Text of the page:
Until that happens, we argue, traditional “biographies” of Shakespeare — typically based as they are on a series of conjectures built upon suppositions wrapped together by imaginative speculation – should be classified as “fiction.”
As a case in point, we point to the recent Shakespeare biography entitled Will In The World by Stephen Greenblatt, published by W. W. Norton & Company (2004). This is what Professor Greenblatt himself says about the difficulty of writing a truly fact-based biography of Shakespeare:
“Apart from the poems and plays themselves, the surviving traces of Shakespeare’s life are abundant but thin.”
Professor Greenblatt then goes on to describe the “abundant but thin” traces – among other things records of property transactions, christening records, a marriage license bond, tax bills, and what the biographer calls an “interesting last will and testament.” But even with these “abundant but thin” traces of Shakespeare’s life, Greenblatt admits there are no “immediately obvious clues to unravel the great mystery of such immensely creative power.”
Again … using Greenblatt’s own words: “Even with this relative abundance of information, there are huge gaps in knowledge that make any biographical study of Shakespeare an exercise in speculation.” [My emphasis]
That last part bears repeating: “… there are huge gaps in knowledge that make any biographical study of Shakespeare an exercise in speculation.”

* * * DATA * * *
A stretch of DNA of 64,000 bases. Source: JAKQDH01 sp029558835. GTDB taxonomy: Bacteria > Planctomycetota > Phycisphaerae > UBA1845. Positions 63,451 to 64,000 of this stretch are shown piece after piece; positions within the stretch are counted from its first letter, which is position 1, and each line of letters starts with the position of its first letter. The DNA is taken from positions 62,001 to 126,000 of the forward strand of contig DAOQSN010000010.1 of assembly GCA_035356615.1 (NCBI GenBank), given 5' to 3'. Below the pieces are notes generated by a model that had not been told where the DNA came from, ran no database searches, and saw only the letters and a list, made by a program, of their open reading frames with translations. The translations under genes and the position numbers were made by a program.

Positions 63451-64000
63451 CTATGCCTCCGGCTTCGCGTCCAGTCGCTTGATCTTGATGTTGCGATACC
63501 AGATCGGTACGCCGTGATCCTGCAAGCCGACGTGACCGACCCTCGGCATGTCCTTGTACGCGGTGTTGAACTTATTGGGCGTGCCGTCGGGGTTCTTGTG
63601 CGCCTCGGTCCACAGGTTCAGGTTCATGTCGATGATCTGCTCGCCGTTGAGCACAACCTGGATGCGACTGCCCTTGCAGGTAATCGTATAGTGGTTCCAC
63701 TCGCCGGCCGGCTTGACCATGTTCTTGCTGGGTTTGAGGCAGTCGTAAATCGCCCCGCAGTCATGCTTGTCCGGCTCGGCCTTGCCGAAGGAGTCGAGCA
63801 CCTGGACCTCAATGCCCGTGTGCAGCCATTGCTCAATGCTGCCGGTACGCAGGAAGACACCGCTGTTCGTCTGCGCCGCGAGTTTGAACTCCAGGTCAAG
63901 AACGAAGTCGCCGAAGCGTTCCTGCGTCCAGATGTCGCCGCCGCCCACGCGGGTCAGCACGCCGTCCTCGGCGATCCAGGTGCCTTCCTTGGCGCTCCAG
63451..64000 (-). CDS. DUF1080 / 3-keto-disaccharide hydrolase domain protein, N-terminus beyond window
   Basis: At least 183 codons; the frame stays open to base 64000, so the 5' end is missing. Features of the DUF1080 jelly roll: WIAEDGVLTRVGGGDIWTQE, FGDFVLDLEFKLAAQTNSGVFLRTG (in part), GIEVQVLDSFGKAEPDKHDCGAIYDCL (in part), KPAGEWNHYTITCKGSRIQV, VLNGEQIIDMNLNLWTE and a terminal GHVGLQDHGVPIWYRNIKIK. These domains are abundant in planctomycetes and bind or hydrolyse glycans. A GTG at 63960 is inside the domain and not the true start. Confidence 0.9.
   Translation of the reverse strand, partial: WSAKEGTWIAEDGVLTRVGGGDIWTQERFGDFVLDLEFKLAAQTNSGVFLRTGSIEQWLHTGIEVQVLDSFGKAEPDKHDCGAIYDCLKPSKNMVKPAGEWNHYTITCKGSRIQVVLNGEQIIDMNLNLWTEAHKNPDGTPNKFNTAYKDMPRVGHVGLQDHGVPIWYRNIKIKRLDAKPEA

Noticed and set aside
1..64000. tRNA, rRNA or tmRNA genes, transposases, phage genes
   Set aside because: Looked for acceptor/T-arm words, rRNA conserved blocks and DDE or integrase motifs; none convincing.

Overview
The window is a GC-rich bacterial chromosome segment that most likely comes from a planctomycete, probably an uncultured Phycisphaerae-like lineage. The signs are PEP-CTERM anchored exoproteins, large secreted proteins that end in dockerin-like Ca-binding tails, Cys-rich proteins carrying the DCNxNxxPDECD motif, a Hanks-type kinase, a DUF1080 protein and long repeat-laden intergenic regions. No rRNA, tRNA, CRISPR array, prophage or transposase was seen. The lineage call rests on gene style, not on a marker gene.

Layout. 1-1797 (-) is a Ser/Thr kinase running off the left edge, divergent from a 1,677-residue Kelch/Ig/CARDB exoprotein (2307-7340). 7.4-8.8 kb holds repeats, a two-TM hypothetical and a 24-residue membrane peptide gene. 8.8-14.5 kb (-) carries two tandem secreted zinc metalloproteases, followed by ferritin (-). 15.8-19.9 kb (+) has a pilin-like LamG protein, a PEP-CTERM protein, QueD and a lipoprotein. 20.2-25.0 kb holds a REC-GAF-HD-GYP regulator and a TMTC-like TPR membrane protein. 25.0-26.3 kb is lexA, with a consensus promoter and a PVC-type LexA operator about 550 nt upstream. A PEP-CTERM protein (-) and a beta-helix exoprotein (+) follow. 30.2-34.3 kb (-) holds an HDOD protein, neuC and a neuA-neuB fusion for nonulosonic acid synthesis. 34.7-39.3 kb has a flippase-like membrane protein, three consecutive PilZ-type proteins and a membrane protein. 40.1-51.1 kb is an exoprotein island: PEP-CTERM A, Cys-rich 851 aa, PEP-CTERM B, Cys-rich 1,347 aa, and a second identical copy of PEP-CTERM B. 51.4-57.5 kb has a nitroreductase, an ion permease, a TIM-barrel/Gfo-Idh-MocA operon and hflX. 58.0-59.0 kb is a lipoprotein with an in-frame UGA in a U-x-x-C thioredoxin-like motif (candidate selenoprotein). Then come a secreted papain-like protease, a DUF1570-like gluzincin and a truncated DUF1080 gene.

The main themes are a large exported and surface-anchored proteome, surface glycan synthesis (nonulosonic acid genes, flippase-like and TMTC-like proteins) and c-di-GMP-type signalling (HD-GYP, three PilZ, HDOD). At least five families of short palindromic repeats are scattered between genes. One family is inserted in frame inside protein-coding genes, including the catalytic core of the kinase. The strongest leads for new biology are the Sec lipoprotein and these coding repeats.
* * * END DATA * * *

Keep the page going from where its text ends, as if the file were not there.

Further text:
That’s quite an admission. I couldn’t have said it better myself.
Professor Greenblatt’s well-received “biography” purports to answer a fundamental question, which is in fact the subtitle of the book: “How Shakespeare Became Shakespeare.”
One would think such a book, setting out to illuminate readers about the process of an artist’s development, would rely on the usual forms of documentary evidence. But Greenblatt also makes the following rather startling admission (see page 13).
After referring to what he calls “well-documented biographies” over the centuries, Greenblatt says:
“After examining even the best of them and patiently sifting through most of the available traces, readers rarely feel closer to understanding how the playwright’s achievement came about.”
So what does Professor Greenblatt propose to do? What new facts about Shakespeare’s life or his creative development does he plan to present to the reading public? Well, apparently not much because as he then writes: